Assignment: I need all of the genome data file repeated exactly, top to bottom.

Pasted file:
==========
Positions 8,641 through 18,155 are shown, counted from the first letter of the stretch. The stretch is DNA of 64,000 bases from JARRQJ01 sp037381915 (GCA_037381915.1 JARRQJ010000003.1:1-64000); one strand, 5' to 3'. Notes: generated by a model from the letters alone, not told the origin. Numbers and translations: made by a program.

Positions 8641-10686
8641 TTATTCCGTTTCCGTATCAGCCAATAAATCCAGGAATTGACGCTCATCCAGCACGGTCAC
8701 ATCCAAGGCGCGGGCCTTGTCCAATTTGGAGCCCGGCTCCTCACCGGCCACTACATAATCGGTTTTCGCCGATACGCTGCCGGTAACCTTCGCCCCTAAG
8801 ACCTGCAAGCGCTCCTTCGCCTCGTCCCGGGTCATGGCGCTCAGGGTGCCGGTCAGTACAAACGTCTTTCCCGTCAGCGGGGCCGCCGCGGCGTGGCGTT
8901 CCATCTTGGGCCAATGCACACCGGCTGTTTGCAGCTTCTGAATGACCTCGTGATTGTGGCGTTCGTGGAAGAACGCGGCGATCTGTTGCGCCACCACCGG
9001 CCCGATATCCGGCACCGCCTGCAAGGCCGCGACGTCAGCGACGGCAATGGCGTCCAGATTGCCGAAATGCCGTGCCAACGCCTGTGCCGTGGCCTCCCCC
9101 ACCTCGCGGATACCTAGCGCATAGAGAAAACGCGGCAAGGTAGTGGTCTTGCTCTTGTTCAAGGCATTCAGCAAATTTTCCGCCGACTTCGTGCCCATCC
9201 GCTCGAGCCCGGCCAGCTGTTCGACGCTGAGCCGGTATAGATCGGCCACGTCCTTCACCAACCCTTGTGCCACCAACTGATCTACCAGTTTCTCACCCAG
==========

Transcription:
Positions 8,641 through 18,155 are shown, counted from the first letter of the stretch. The stretch is DNA of 64,000 bases from JARRQJ01 sp037381915 (GCA_037381915.1 JARRQJ010000003.1:1-64000); one strand, 5' to 3'. Notes: generated by a model from the letters alone, not told the origin. Numbers and translations: made by a program.

Positions 8641-10686
8641 TTATTCCGTTTCCGTATCAGCCAATAAATCCAGGAATTGACGCTCATCCAGCACGGTCAC
8701 ATCCAAGGCGCGGGCCTTGTCCAATTTGGAGCCCGGCTCCTCACCGGCCACTACATAATCGGTTTTCGCCGATACGCTGCCGGTAACCTTCGCCCCTAAG
8801 ACCTGCAAGCGCTCCTTCGCCTCGTCCCGGGTCATGGCGCTCAGGGTGCCGGTCAGTACAAACGTCTTTCCCGTCAGCGGGGCCGCCGCGGCGTGGCGTT
8901 CCATCTTGGGCCAATGCACACCGGCTGTTTGCAGCTTCTGAATGACCTCGTGATTGTGGCGTTCGTGGAAGAACGCGGCGATCTGTTGCGCCACCACCGG
9001 CCCGATATCCGGCACCGCCTGCAAGGCCGCGACGTCAGCGACGGCAATGGCGTCCAGATTGCCGAAATGCCGTGCCAACGCCTGTGCCGTGGCCTCCCCC
9101 ACCTCGCGGATACCTAGCGCATAGAGAAAACGCGGCAAGGTAGTGGTCTTGCTCTTGTTCAAGGCATTCAGCAAATTTTCCGCCGACTTCGTGCCCATCC
9201 GCTCGAGCCCGGCCAGCTGTTCGACGCTGAGCCGGTATAGATCGGCCACGTCCTTCACCAACCCTTGTGCCACCAACTGATCTACCAGTTTCTCACCCAG